Winter 2019

Michelle Silverthorn, ’08, on the Challenges and Opportunities of Diversifying the Workplace

By Lori Atherton

Michelle Silverthorn headshot

How do you foster a diverse and welcoming environment for all people within the legal profession, particularly those at law firms? It’s a pressing question for the legal industry, and one that Michelle Silverthorn, ’08, is working to address.

Silverthorn is the former diversity and education director at the Illinois Supreme Court Commission on Professionalism, where for six years she helped lead the conversation on diversity and inclusion in the workplace. Through her workshops and educational trainings, she presented to thousands of attorneys on the topics of diversity, inclusion, and implicit bias, as well as professionalism and civility. She also has written numerous articles and blog posts about those subjects, including a recent op-ed on implicit bias in the Chicago Tribune.

“Diversity is a real challenge for the legal profession,” Silverthorn says. “By the year 2044, there will not be a single majority in this country. We need to understand that diversity is our future, and consistently reinforce its value to us.”

One of the biggest changes Silverthorn has noticed about the diversity and inclusion conversation is a shift in thinking—from the playing field is level and doesn’t need to change, to the playing field isn’t level, and how to make it more equitable for everyone.

“For a very long time, we just made the assumption that everyone understands the exact same thing, that everyone is speaking the exact same language, but that isn’t the case,” Silverthorn says. “That’s something that has been a tremendous step forward in the diversity and inclusion debate.”

Still, progress needs to be greater, she concedes, especially since the legal profession lacks full diverse representation in race, color, gender, and disabilities, meaning not everyone has a seat at the table. “The legal profession is one of the most homogenous in the country,” says Silverthorn, who is certified in intercultural competency through the Intercultural Development Inventory LLC. “We went from almost 90 percent white to 85 percent white in about 20 years, and we currently are about 65 percent male. If you dive deep into those numbers, the majority of executive-level positions in law firms and the legal sector are held by white, straight men. That’s been the case for decades. Women and minorities typically leave law firms and go to different legal jobs after eight years, because they don’t see advancement happening for them.”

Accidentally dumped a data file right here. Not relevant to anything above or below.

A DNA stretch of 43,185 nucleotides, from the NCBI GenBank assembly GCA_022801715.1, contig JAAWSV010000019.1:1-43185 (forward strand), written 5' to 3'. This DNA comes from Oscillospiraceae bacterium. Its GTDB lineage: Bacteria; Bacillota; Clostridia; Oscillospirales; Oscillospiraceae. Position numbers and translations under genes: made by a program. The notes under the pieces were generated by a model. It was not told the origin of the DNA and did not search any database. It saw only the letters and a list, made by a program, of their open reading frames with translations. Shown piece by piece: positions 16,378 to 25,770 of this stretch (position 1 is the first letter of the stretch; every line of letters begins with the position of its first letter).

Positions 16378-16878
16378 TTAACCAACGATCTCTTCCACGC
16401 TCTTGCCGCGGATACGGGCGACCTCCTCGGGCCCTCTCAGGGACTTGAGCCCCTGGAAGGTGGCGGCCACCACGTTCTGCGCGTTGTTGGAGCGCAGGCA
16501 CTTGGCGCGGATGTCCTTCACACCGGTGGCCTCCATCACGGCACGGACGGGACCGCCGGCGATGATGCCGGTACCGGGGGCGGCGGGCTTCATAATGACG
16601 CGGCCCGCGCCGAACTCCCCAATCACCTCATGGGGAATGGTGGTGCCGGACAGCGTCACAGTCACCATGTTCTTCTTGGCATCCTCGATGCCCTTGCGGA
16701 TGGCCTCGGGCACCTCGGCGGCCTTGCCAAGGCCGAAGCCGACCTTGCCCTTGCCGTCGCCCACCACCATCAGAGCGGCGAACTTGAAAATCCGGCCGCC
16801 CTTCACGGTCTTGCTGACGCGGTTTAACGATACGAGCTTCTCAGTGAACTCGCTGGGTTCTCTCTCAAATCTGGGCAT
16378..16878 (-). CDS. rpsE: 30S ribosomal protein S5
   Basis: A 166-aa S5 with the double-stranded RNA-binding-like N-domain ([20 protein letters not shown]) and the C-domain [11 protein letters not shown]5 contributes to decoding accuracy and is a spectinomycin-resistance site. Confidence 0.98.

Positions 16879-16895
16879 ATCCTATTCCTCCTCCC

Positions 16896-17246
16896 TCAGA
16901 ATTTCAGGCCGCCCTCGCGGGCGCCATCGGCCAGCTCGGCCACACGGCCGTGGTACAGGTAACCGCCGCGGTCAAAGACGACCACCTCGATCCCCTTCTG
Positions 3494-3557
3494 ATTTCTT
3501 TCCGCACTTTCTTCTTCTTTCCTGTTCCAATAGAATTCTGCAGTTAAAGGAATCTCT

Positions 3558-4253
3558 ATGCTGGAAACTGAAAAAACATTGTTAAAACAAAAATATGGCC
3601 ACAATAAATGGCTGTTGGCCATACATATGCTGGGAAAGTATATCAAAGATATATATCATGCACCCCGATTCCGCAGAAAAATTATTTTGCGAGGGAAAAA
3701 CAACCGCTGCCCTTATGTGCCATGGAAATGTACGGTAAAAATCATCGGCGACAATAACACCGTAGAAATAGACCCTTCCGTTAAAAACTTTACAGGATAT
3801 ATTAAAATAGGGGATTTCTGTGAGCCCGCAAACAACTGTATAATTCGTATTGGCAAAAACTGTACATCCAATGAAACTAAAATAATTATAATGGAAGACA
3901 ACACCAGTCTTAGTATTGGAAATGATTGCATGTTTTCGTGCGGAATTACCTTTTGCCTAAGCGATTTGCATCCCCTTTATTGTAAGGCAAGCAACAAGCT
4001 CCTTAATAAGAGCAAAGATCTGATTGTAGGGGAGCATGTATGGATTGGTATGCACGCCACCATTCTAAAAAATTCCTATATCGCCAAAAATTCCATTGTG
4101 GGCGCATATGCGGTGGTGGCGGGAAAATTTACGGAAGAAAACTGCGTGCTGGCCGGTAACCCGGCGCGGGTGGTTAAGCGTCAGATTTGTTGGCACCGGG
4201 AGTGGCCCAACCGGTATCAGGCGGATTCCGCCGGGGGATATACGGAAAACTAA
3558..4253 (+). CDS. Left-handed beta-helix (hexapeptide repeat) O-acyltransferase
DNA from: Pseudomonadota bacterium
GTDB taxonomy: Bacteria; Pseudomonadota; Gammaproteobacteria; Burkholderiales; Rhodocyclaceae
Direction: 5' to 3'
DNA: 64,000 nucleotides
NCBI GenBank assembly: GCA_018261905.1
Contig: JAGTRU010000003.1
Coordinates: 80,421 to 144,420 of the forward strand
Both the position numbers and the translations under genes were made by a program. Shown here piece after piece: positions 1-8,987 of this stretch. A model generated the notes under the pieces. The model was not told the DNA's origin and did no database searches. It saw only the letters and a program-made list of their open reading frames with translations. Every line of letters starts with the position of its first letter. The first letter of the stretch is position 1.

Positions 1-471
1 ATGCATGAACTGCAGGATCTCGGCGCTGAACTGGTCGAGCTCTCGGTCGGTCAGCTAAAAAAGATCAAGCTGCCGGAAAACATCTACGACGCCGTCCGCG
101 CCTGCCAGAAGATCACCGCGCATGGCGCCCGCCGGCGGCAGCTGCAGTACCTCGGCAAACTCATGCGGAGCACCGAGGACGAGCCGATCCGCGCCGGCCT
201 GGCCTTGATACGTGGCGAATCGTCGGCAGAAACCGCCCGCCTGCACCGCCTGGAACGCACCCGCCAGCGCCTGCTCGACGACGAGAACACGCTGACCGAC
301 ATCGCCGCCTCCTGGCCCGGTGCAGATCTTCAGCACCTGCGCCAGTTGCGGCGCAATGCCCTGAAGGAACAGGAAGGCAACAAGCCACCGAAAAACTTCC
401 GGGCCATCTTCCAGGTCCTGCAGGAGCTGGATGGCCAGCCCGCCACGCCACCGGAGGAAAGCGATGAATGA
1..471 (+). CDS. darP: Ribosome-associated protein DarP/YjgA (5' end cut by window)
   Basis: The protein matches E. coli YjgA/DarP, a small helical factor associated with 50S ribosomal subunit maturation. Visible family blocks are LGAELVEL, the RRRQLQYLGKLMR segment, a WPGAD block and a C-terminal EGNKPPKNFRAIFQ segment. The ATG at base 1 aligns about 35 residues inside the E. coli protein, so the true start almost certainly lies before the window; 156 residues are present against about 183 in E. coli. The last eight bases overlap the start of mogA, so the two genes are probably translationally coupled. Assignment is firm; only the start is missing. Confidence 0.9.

As new generations of legal professionals—Millennials and Gen Z’ers—enter the workplace, adds Silverthorn, they’re bringing with them new perspectives and expectations, and pushing for transformative change within the profession. “Millennials have changed the conversation for the entire legal industry,” says Silverthorn, who recently launched her own diversity consulting firm, Inclusion Nation, to give organizations the necessary skills to promote intergenerational inclusivity within their workplaces. “What you have is a generation of people coming into law firms right now who, for their entire lives, have focused on diversity, inclusion, and equality between men and women. They’ve been raised to be team players and to be transparent, and they’re coming into law firms that often don’t have transparency, openness, or team-building. They are bringing gender diversity, racial diversity, ethnic diversity, and sexual differentiation into the fold, and saying that their identities matter and don’t have to be hidden anymore. What I think has been changing, especially at law firms, is a recognition that people come into the legal profession at different starting points, and figuring out how to change the system to make it more inclusive and responsive to them.”

Silverthorn’s own varied experiences have played a role in shaping how she views diversity and inclusion. She previously was a litigation associate with Schiff Hardin in Chicago and Latham & Watkins in New York City before joining the Illinois Supreme Court Commission on Professionalism. Before that, she worked as an arts and entertainment journalist in Trinidad and Tobago, a legal researcher in Peru and Switzerland, and a volunteer teacher in Botswana and Kazakhstan.

At Michigan Law, Silverthorn discovered a student-focused and welcoming community where “administrators and professors were great at helping students find their identity.” As the legal profession strives to bring diversity and inclusion into its ranks, Silverthorn wants to play a continuing role in helping to shape its changing identity.